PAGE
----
Chopped onion and garlic, softened off in olive oil. Added a packet of pancetta cubes and a little dried chilli. Bunged in the passata, and rised the carton with some cider (well, it was in the fridge and needed using up!). Let it cook down while we rustled up some pasta.
Stirred in fresh basil leaves at the end, and smothered in grated parmesan. Very nice.
I shelled these last night, because I knew I wanted to cook them for lunch – I have taken up Morris Dancing (yes, really!), and practice is on Tuesdays, so I prefer to have my main meal at lunchtiime then.
So: chopped an onion, and put it in some olive oil to fry down. Put some pasta on to cook, and then added the beans about 7 minutes before the end.
Diced half a block of feta cheese, and tore some fresh basil into pieces (we keep a pot of basil on the kitchen windowsill – it is just the most gorgeous herb).
When the pasta/veg was cooked, hurled it in the onion pan with the cheese and basil, and added a little lemon juice, and some black pepper. Stirred it all round, ate from bowls.
Lovely summer lunch.
We normally have this without the pancetta, but I’m trying to cut my carbs at the moment so I added some meat.
I make this in a frying pan with a lid.
Chop and onion and some garlic, and fry it off in olive oil. Add the pancetta (I used cubes – you could use bacon too) at this point. When the onion is soft, add quite a lot of shredded cabbage; anything does – I’ve made this with hispi, with white, with savoy … they all work well.
Stir it all around, then add either some water – about maybe 1/2″ at the bottom of the pan – or a splash of wine. We used about half a glass of home made pineapple wine last night! Season to taste, put a lid on and leave it for about 10 minutes.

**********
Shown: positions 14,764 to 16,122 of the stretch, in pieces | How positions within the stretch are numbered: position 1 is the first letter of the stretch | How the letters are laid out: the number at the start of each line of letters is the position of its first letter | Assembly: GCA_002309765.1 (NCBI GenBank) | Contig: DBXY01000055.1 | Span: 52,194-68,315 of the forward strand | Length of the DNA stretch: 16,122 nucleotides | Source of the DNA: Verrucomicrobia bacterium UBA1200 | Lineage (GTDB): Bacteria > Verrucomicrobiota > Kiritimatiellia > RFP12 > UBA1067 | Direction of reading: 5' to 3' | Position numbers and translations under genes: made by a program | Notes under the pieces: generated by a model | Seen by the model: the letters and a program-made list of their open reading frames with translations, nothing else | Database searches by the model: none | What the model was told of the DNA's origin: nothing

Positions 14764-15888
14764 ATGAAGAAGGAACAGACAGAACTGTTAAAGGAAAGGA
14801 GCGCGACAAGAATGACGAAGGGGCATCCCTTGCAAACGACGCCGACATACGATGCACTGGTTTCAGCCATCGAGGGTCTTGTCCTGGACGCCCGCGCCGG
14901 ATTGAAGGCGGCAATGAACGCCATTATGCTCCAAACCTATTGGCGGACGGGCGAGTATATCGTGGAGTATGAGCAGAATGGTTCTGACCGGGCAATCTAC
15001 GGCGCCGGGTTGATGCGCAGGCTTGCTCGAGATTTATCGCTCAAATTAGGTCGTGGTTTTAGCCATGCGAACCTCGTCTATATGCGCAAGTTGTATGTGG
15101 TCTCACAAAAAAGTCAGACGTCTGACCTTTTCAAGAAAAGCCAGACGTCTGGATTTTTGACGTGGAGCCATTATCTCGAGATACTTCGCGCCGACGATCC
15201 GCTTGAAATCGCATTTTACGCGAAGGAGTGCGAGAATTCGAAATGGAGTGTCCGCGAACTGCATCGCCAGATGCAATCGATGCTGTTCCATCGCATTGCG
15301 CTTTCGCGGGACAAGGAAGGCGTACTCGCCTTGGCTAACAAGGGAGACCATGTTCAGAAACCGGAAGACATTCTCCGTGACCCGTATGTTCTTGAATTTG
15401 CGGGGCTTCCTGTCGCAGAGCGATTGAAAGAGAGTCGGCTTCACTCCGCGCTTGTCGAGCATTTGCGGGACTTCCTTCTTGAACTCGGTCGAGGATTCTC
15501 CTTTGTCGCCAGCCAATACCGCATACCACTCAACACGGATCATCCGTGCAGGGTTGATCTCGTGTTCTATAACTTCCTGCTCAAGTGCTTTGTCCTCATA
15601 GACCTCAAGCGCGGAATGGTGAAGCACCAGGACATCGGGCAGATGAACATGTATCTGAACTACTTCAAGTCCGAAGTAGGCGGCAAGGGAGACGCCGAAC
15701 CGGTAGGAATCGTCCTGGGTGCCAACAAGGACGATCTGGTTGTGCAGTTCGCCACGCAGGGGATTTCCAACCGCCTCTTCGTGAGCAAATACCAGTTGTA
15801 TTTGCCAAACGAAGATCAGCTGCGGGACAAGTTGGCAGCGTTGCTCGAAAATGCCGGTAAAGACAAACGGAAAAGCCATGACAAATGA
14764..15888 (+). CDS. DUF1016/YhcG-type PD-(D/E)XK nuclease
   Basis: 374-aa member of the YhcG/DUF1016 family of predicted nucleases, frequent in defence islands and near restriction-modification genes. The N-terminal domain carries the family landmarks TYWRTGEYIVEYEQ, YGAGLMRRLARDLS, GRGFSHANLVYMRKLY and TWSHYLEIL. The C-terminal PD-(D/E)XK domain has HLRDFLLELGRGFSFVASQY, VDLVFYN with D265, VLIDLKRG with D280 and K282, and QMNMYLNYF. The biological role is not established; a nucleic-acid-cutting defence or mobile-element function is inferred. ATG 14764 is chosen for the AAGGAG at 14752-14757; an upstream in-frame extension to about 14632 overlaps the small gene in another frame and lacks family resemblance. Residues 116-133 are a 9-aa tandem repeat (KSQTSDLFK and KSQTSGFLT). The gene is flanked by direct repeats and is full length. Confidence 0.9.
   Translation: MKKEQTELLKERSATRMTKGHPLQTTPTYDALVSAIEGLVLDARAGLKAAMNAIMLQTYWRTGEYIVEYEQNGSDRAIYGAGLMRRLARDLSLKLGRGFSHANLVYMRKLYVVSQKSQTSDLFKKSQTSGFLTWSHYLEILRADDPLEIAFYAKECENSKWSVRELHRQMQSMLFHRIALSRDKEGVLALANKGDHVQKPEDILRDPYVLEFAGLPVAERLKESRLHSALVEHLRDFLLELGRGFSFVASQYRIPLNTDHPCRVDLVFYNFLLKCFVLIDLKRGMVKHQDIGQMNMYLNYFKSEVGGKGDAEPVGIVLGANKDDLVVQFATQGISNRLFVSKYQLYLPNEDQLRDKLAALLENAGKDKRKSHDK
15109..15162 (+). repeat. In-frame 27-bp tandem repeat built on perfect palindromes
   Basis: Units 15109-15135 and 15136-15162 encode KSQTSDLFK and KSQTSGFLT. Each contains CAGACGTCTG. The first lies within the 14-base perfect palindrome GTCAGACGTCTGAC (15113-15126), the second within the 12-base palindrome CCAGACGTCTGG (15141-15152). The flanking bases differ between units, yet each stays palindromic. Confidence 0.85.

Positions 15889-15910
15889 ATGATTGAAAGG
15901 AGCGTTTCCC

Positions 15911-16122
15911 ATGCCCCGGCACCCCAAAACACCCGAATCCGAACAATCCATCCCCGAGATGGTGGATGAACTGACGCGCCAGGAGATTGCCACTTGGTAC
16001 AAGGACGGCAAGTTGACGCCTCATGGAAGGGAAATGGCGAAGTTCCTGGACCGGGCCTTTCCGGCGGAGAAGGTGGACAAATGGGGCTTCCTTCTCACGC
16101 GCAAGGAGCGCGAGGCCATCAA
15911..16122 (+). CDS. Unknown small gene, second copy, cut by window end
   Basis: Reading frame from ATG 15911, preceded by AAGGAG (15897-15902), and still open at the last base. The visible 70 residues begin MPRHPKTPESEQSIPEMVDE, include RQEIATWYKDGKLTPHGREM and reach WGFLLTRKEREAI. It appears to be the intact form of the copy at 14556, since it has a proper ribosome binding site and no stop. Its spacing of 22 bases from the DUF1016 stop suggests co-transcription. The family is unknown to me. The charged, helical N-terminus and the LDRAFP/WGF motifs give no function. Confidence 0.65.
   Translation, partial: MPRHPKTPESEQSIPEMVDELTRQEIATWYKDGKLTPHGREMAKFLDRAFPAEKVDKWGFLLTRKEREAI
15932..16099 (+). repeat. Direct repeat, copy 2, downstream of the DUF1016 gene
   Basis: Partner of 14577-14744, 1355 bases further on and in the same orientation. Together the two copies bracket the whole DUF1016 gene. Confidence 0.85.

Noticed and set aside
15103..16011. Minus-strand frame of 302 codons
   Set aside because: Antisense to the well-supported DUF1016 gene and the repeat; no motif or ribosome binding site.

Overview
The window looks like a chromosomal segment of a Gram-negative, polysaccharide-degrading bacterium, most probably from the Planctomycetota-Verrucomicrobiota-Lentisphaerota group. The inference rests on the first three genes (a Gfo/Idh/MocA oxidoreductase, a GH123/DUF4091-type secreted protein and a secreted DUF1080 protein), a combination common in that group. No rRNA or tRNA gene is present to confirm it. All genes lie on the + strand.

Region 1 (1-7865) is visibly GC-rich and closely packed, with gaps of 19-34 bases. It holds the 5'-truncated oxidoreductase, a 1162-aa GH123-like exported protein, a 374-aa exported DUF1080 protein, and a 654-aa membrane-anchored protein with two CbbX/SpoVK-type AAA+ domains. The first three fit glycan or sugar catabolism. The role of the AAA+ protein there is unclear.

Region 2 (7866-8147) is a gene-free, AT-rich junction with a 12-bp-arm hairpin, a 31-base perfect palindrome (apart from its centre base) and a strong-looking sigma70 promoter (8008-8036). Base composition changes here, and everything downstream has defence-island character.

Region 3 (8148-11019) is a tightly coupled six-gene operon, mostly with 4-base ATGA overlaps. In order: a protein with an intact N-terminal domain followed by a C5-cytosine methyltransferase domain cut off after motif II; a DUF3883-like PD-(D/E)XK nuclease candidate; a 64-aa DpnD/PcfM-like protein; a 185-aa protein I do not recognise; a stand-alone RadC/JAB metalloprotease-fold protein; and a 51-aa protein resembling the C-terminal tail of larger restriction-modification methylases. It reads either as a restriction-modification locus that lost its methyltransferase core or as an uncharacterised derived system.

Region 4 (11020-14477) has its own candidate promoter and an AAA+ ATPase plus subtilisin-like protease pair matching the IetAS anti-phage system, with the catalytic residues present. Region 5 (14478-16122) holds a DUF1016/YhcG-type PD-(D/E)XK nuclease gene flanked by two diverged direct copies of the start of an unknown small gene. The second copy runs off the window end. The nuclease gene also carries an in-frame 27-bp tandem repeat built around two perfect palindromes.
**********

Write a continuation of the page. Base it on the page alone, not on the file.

Then add some mozzarella – I usually just cube a whole one – and stir it around till the cheese melts.
In the bad old days, I would stir the pasta into this, but last night it went in separately, as Pete had a “normal” helping, and I just had a spoonful. I’ve discovered cabbage is great for bulking up if you’re avoiding carbs.
using up: half a head of broccoli, some everlasting chicken
We had a mound of cold roast chicken left from Saturday’s roast – we had cold with steamed new potatoes and red cabbage, and chicken sandwiches, and dhal with shredded chicken, have put all the bits and bones in the freezer, and were still left with a bowlful of chicken that would feed us for two more meals.
We also had a half a head of broccoli to use up, and we wanted something quick last night as we were both going out.
So, cut the broccoli into florets, and steamed for 6 minutes. Fished it out into a colanader, topped up the pan with some more boiling water and put in some pasta. As an aside, I have taken to weighing pasta (120g) and rice (80g), as I’m watching my carbs – this is about half the amount of both we used to eat, and it’s plenty!
Fried off a roughly chopped onion in olive oil, and added some thyme from the garden. Then lobbed in some chopped up cold cooked chicken and stirred it all around. When the pasta was almost done, I added the broccoli to the chicken pan, then in went the pasta, and about 100g of blue cheese. Stirred all that around till the cheese melted, then served in bowls.